Perhaps the thorniest issue—because the legal lines have not yet been clarified in law or court—concerns what Sen. Ted Cruz, R-Texas, and other Republicans, raised. Cruz attacked Facebook for not following the First Amendment, because it removed pages from right-wingers who he is aligned with, but Facebook judged to be partisan extremists. Other Republicans warned Zuckerberg that Facebook has be very careful with not appearing to take partisan sides.

Beyond the hypocritical nature of Cruz’s attack, first because his 2016 presidential campaign hired Cambridge Analytica to sway voters (using stolen Facebook data), and also because Cruz knows that private corporations do not have to abide by free speech rights because they are not public entities, the argumentative Texan was highlighting a Facebook vulnerability.

That’s because Zuckerberg has said his platform will not display lie-filled propaganda, hate speech, political bullying or anything that it judges to be violence inspiring or a public threat. However, as Sen. John Thune, R-South Dakota, noted, there often was a blurry line between “hate speech and political discourse.” Thune asked how Facebook intended to draw out that distinction—because as a private company its user agreements are not bound under the First Amendment’s political speech rights.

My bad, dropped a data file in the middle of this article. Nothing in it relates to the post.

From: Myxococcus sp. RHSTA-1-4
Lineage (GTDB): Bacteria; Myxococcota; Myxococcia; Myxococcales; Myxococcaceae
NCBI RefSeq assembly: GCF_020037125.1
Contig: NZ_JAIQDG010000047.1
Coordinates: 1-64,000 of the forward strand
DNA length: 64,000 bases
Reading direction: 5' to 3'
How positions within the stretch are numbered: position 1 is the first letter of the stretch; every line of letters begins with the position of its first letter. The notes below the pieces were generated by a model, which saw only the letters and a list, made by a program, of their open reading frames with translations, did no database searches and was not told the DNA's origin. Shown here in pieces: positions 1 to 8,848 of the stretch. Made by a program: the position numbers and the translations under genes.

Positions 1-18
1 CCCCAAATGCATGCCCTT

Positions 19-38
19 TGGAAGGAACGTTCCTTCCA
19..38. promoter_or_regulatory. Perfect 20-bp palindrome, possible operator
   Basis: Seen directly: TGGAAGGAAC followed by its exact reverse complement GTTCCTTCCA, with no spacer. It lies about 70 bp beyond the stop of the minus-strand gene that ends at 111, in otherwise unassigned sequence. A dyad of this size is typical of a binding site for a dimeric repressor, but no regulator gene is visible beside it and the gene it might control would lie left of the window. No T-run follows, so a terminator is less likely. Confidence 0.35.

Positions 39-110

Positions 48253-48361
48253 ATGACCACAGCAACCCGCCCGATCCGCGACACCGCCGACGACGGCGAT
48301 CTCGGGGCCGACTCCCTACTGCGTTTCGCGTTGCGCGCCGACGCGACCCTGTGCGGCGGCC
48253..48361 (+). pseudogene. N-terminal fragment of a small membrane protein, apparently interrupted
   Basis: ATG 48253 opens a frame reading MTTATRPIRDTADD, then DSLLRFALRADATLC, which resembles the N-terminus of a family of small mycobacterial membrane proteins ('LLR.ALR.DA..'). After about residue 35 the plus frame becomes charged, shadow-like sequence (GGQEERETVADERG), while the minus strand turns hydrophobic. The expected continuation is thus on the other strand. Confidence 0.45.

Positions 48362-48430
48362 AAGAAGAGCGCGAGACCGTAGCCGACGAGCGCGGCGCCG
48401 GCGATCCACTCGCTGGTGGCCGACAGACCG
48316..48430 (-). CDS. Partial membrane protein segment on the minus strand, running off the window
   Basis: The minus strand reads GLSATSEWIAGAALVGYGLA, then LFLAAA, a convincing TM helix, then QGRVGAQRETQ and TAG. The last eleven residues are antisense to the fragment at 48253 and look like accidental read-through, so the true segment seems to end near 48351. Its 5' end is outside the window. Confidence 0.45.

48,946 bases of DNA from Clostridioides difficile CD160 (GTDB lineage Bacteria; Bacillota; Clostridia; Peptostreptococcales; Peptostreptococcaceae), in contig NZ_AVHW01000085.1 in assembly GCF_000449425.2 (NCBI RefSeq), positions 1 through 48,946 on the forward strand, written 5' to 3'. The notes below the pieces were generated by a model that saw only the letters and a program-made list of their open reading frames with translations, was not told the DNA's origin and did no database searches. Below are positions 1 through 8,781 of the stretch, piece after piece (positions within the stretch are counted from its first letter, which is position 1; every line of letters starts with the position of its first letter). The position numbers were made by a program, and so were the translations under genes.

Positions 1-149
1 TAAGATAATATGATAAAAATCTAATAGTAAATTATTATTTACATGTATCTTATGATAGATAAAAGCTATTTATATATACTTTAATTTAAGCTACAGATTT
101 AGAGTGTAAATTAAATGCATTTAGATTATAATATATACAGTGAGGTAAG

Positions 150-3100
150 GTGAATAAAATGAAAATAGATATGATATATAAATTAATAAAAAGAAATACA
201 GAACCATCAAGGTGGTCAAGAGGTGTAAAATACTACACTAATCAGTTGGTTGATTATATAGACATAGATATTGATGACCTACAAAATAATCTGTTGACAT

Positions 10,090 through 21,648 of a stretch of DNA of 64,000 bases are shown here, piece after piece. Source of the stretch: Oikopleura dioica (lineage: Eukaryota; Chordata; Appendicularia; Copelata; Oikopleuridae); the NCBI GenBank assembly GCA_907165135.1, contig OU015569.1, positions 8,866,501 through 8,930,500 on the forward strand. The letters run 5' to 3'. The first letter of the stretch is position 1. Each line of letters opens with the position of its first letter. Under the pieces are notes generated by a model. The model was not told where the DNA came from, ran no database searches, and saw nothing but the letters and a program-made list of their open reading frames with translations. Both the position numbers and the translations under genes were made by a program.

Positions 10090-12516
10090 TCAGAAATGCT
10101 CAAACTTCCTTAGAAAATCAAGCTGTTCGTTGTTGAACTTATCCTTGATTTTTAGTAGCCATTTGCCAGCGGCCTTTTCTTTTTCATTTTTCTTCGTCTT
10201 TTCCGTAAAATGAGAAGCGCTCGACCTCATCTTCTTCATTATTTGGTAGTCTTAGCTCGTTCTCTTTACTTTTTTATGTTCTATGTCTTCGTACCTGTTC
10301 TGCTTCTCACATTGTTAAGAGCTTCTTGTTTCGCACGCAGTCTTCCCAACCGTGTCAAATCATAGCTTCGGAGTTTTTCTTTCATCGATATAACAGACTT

Zuckerberg’s response was revealing for the short- and long-term. In the short term, he said Facebook would hire thousands of people across the world to review posts with an eye to removing outright propaganda, hate speech or violent threats. In the longer-term, he said artificial intelligence (AI) would screen content automatically and remove bad posts—but that was still several years away.

“Some problems lend themselves more easily to AI solutions than others,” he explained. “Hate speech is one of the hardest, because determining if something is hate speech is very linguistically nuanced. You need to understand what is a slur, and whether something is hateful, not just in English. The majority of people on Facebook who use it in languages that are different across the world. Contrast that, for example, with an area like finding terrorist propaganda, which we’ve actually been very successful on deploying AI tools already. Today, as we sit here, 99 percent of the ISIS and Al Queda content that we take down on Facebook, our AI systems flag before any human sees it.”